System specifications

AMD Athlon 750
128 Megabytes PC133 SDRAM
FIC SD-11 AMD Irongate-based Mainboard
3COM 3C905TX-B 10/100MB NIC
3DFX Voodoo 3 3000 AGP 16MB Video Board
Adaptec 29160 32-BIT PCI SCSI Controller
Western Digital 10gb 7200 RPM WD102BA IDE HDD (boot/OS) (ReiserFS)
Linux Mandrake 7.2 with Kernel 2.2.17
Quantum Atlas 10K II Ultra160 connected to Ultra160 chain (ReiserFS)

hdparm Cached
WD102BA IDE 145.45 MB/sec
Atlas 10K II 148.84 MB/sec
hdparm Uncached
WD102BA IDE 4.44 MB/sec
Atlas 10K II 40.00 MB/sec

While the cached speed of the drives is the same, which is to be expected since it really doesn't depend all that much on the drive, we see a real difference in the raw throughput of the Atlas 10K II. It can output data at a maximum 40 MB/second uncached, which is pretty amazing. This is due largely to its 8-megabyte buffer and its low seek time.

Drive Per-Character Block Rewrite
Atlas 10K II 6333 K/sec, 96% CPU 36865 K/sec, 59%
13065 K/sec, 20% CPU
WD102BA IDE 3172 K/sec, 49% CPU 5774 K/sec, 20%
2401 K/sec, 22% CPU
Drive Per-Character Block Random
Atlas 10K II 6441 K/sec, 92% CPU 35546 K/sec, 21%
167.4 Seeks/sec, 1% CPU
WD102BA IDE 2876 K/sec, 60% CPU 3783 K/sec, 32%
76.8 Seeks/sec, 6% CPU
Drive Create Read Delete
Atlas 10K II 7410 /sec, 96% CPU none 8028
/sec, 98% CPU
WD102BA IDE 8806 /sec, 93% CPU none 12301
/sec, 96% CPU
Drive Create Read Delete
Atlas 10K II 6637 /sec, 99% CPU none 8094
/sec, 99% CPU
WD102BA IDE 9056 /sec, 100% CPU none 11182
/sec, 98% CPU

Bonnie++ is an interesting benchmark in that it reports the CPU utilization during the procedures. Now, mind you, these don't strictly relate to disk usage, as some of the CPU is used by whatever pattern Bonnie++ is using to read/write. This makes Bonnie++ good to use to test where your bottleneck might be on something like database access, which is what Bonnie++ is targeted toward. In this case, we find that in many, but not all, operations the Atlas 10K II manages to outperform our baseline Western Digital IDE drive. However, somewhat surprisingly, the WD102BA does take the Atlas in the tests related to file creation. Why this would happen I'm not completely sure, but it's interesting nonetheless. It is, however, much faster in input and output than the baseline hard drive used for these tests.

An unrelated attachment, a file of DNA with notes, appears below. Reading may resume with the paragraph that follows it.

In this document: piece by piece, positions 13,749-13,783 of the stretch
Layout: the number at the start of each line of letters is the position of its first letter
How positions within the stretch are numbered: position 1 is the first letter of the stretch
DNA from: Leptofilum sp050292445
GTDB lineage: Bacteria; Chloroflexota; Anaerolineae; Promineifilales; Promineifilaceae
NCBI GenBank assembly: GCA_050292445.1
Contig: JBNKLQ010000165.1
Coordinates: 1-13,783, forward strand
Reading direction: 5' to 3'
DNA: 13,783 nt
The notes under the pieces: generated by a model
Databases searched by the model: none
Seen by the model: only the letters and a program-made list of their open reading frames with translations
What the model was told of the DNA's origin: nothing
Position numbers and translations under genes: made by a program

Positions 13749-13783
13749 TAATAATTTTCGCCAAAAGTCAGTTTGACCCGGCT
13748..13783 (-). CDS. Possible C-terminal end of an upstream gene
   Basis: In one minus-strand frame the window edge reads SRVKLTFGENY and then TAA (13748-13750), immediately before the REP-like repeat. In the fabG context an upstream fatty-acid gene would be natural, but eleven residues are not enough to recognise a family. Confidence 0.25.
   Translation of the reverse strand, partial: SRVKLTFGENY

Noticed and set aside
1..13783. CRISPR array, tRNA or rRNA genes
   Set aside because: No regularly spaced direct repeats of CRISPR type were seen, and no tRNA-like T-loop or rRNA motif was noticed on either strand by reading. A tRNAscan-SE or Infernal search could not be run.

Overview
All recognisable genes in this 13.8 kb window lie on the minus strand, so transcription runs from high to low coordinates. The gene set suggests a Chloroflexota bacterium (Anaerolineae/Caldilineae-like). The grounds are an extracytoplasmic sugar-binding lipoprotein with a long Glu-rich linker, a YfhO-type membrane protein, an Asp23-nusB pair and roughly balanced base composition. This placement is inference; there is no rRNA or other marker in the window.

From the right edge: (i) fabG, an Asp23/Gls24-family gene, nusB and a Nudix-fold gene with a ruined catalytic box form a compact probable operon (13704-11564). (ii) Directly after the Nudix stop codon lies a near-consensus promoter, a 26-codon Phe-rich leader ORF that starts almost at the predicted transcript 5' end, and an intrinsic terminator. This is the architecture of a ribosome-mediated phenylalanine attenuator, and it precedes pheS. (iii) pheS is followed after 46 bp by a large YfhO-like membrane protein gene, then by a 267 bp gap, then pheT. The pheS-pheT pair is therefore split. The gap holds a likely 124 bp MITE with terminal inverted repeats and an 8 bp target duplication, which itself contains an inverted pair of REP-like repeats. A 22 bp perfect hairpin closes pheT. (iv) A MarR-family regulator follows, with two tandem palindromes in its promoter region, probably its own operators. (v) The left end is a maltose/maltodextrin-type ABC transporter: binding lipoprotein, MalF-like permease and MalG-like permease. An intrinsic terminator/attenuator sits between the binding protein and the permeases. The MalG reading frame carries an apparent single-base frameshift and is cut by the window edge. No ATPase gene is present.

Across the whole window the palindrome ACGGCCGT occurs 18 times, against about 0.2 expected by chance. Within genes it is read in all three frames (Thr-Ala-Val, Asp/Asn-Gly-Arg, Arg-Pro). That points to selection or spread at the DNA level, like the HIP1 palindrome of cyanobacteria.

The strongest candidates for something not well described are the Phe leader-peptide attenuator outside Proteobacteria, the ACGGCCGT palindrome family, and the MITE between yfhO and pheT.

About Quantum
Founded in 1980, Quantum is a manufacturer of storage devices for personal computers and networks, from IDE and SCSI hard drives to SNAP plug-in network file servers. Quantum is a public company listed under the symbols DSS (DLT and Storage Systems) and HDD (Hard Disk Drives).


The Atlas 10K II is an excellent drive, from a reputable manufacturer. It has all the features needed for those interested in creating a higher-end server or workstation. Speed, size and a reputable manufacturer. However, many of the people I know who work with high-end systems would rather have a few smaller drives than one large drive. This is for various reasons, but if you are looking for one big drive, or several big drives, the Atlas 10K II is definately a drive to consider. The only real downfall is that the lowest price I could find it for was $1,009 on Pricewatch. However, when you are in the market for high-end drives, that's the sort of price tag you'll get.